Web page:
The CWCB’s Drought Planning Toolbox is designed to assist water users throughout the state with their efforts in planning and response to a drought.
Explore the toolbox to find drought information and data, as well as a comprehensive suite of planning resources and tools.
- Drought Status & Monitoring
Planning for and managing drought in Colorado requires diligent monitoring of a variety of dynamic water availability and climate factors in order to gauge the severity of drought. The severity of droughts is directly related to the following:
- Magnitude (how large the water deficits are in comparison with historic averages)
- Duration (how long the drought lasts)
- Areal Extent (what area is impacted by the drought)
There are a number of tools and resources that are available to help water resource managers and planners assess drought severity so they can effectively administer their systems and meet user needs. These resources include:
- Water Availability Task Force
- Drought Status Reports - Drought Updates, NRCS Water/Climate Updates, Drought Impact Reporter
- NIDIS Drought Portal
- Drought Indices - (US Drought Monitor, Palmer Drought Severity Index, Surface Water Supply Index (SWSI), Standard Precipitation Index
- Water Supply Monitoring Measurements - Precipitation, Snowpack, Streamflow, Reservoir Storage, Temperature, Evapo-Transpiration, Soil Moisture
- Long Term Forecasts
- Financial Assistance
- Drought Planning Resources
Drought management planning includes the development of drought mitigation measures to help reduce or avoid drought impacts when a drought occurs and a drought response plan to implement when a drought is officially declared. The CWCB has developed the Municipal Drought Management Plan Guidance Document and the Sample of a Municipal Drought Management Plan that municipal water providers and local governments may use as reference tools in developing local drought management plans.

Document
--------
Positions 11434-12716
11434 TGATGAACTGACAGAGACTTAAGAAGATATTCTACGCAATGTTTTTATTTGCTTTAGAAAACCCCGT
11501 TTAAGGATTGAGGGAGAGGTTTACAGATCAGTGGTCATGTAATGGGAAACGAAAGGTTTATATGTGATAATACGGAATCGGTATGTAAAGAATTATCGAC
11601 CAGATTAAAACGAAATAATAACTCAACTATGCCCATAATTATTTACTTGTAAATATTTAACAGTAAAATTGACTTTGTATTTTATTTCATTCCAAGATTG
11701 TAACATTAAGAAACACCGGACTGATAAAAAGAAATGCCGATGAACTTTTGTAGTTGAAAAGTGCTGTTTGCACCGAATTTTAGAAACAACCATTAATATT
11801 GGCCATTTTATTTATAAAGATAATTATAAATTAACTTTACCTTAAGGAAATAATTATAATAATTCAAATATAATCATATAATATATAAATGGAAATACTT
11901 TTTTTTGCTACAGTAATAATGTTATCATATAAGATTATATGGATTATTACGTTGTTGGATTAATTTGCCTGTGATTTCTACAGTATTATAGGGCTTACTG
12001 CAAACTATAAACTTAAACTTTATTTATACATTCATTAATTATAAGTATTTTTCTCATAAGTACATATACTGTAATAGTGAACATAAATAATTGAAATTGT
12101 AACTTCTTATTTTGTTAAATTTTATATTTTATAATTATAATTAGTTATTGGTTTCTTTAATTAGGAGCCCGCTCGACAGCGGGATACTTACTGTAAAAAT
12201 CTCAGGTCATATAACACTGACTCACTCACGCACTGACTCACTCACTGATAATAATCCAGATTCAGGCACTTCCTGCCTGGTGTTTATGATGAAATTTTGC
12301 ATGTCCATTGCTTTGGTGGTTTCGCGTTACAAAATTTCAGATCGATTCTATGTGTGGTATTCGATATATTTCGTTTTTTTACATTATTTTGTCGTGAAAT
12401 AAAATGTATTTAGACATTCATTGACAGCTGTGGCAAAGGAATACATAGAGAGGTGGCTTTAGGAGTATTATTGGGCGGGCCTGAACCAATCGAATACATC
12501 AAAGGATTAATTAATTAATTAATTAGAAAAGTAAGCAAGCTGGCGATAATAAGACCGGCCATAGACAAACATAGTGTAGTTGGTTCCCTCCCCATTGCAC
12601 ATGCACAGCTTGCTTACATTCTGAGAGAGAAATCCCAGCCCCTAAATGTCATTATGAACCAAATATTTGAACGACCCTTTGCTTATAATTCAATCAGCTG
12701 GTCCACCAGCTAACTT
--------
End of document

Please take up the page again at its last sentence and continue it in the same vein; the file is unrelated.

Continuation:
- Drought & Climate Change
The hydrology and water resources of Colorado are extremely sensitive to climate. Climate change is projected to increase the frequency of drought events in Colorado. Warmer temperatures will likely result in precipitation occurring as rain rather than snow, earlier spring melt, more intense precipitation events, and increased evapotranspiration. Thus, there will be reduced late spring and early summer flows and longer draw-down periods for reservoirs. This could increase the vulnerability of water resource systems during intense or persistent drought. While such vulnerability may be somewhat buffered in large water systems by robustness and resilience in the design, smaller systems may be extremely vulnerable under climate scenarios not considered in their original design.
How could Climate Change Impact Colorado?
Current climate models project that Colorado will warm by 2.5°F by 2025 and 4°F by 2050. Summers months will likely experience a greater temperature increase than winter months. Warmer temperatures in the summer will affect evaporation rates in Colorado’s rivers, streams, and reservoirs and potentially reduce the available water supply.